Dan Writes Plays: Lost Time

So… been blogging about TV a lot, haven’t I?

Yeah. Yeah.

Well, I’m not exactly going to stop, but let’s mix it up a little. So, how long has it been since the last time I reviewed one of my old plays? Eight months and a few days? Well, better than last time.

When last we left this series, I’d just written one of, if not the funniest thing I’d ever written. So what to do next? Simple.

Abandon comedy altogether.

Ladies and gentlemen, this is Lost Time.

What’s it about?

Years ago, Gabrielle Silverman was the victim of a horrifically violent attack. (Yep, apparently I was done with funny for a while.) After some time in the hospital, she fled Calgary (I was experimenting with setting plays where I lived… hi, hypothetical unknown reader, I live in Calgary, Alberta), leaving behind her best friend, Hal, and her boyfriend, Hal’s older brother Donny… who was secretly in love with Gabrielle as well.

Following the attack, Gabrielle went into seclusion, Donny got lost in his own mind, and Hal had to try to hold everything together. Now, Gabrielle is finally coming home, setting the stage for a reunion between her, her ex-boyfriend, her best friend who’s hiding secrets… and Jackie, one of her assailants. It’s a story of love, loss, violence, trauma, recovery, addiction, faith, antisemitism, the Jewish ten days of repentance, revenge, and forgiveness… all written by a white male gentile agnostic whose biggest success to that point involved men in togas spraying each other with oversized water guns.

Should be fine.

So as you can imagine, the people who sat down to read the early drafts, expecting to laugh, were in for a bit of a surprise.

So why’d that happen?

Like Salvage before it, this one came from a dream. My dream was focused around an absence. The absence of a woman, a woman who became Gabrielle. All the key aspects of Gabrielle’s past were there: the woman was my brother’s first girlfriend, who I’d also loved in my awkward, ineffective, bad-at-saying-it way (…ladies). Like Gabrielle, this woman (who, let’s be clear, does not exist) suffered a horrific assault as a teen and disappeared. She never appeared in my dream, just the void left in her place. Her parents, sleepwalking through life. Her empty bedroom, which I remembered the exact way to parkour into from when I was in high school (I could not parkour in high school, don’t let my subconscious tell you different). And above all of that, the way her absence weighed on me and my brother. No matter what the dream tried to become (at one point I was a Mountie, and another Doctor Who, and yes, I made that a line in the show), the absence of this woman haunted everything.

When a dream triggers an emotional response that strong, I feel a need to capture it. And so Lost Time was born.

How’d it turn out?

…Why is this Hal’s story?

Overall it seems… fine. Decent. The characters are well realized, the climax is solid, I think the basic premise is engaging. It just has two issues. First, it’s incredibly talky. Incredibly talky. Most of the show is people talking about things that happened years earlier, rather than anything happening now. And secondly, I reiterate…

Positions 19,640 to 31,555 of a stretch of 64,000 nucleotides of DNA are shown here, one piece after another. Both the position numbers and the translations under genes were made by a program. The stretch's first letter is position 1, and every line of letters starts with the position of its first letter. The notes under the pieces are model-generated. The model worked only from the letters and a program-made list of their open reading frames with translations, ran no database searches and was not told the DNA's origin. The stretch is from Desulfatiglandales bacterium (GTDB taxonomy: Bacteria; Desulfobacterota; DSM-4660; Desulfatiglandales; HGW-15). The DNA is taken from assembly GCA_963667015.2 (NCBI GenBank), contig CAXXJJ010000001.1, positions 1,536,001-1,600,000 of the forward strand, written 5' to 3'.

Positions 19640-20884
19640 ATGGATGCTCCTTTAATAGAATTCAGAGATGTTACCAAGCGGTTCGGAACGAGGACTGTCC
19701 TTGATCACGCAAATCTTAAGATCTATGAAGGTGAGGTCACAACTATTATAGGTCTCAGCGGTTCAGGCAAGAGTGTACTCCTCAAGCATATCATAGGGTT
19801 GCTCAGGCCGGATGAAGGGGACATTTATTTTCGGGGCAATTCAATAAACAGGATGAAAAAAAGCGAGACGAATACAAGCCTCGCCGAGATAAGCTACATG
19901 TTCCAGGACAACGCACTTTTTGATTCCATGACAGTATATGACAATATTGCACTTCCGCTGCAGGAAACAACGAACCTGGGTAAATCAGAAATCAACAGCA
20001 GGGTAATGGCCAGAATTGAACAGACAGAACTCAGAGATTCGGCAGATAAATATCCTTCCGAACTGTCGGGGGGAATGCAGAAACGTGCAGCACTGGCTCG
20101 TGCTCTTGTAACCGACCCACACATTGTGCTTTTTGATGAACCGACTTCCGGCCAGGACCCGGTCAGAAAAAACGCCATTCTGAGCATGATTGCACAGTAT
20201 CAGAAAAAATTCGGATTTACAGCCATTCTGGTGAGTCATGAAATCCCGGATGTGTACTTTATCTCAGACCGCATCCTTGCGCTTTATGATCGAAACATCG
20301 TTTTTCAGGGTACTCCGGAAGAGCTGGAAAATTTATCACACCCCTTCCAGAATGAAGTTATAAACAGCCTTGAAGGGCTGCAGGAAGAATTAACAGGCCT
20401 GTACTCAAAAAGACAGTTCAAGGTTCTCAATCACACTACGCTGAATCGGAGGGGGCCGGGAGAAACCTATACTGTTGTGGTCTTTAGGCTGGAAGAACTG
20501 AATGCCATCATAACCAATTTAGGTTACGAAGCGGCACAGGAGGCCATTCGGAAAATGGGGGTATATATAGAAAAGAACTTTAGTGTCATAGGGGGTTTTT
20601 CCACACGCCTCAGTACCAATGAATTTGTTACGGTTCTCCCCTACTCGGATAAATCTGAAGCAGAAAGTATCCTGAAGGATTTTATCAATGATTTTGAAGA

Why is Hal the main character?

I mean I think the answer is “The Hal role was the POV character in the dream, and it was just easier to make him the POV character in the play.” That’s the obvious answer, but it’s not a good answer. Let’s be real, Gabrielle is the one on a journey here. She instantly becomes the most interesting thing in every scene she’s in, and not making her the focus of the story was folly.

It can still go the way it went, sure, I don’t think the overall plot needs to change. But this should be Gabrielle’s story from the word go.

Would you stage it again?

Not as is. As you may have noticed, I’ve discovered kind of a major structural flaw here. Overall I think maybe, but the central character would need to shift before I sent it back out into the world. And it could also use some further digging into Jackie, the ex-thug who turned his back on his friends when he realized what they were. But why did he end up with them to begin with? Why did he go along with the violence and the crime as long as he did? As Dylan Marron puts it, hurt people hurt people. I kind of skimmed over what, exactly, pushed Jackie to join a gang that became white pride thugs without him, born and raised Jewish, noticing.

Overall, it might be worth trying to brush up at some point, because I think this world could use some more discussion of forgiveness and redemption.

Repeated theme alert:

  • Let’s sit and exchange backstories for twenty minutes like that doesn’t kill the pacing! That describes more of this show than it doesn’t. Most of the show’s action took place in the past.
  • Fun with pop culture: There’s a reference to not knowing if a character’s trauma is from being hugged too much or not enough. Borrowed that from Con Air.
  • Not a repeated theme, but a repeated character… Theresa from Quarter Century is back as Hal and Donny’s therapist and a friend to Jackie. Which means she’s been in two of my plays but has somehow yet to have her own plot.
  • The phrase “Fair point” is used so often that nine years later I’m still hearing about it. It’s become a stage in my editing process: look for the “fair point,” the phrase that gets over used.

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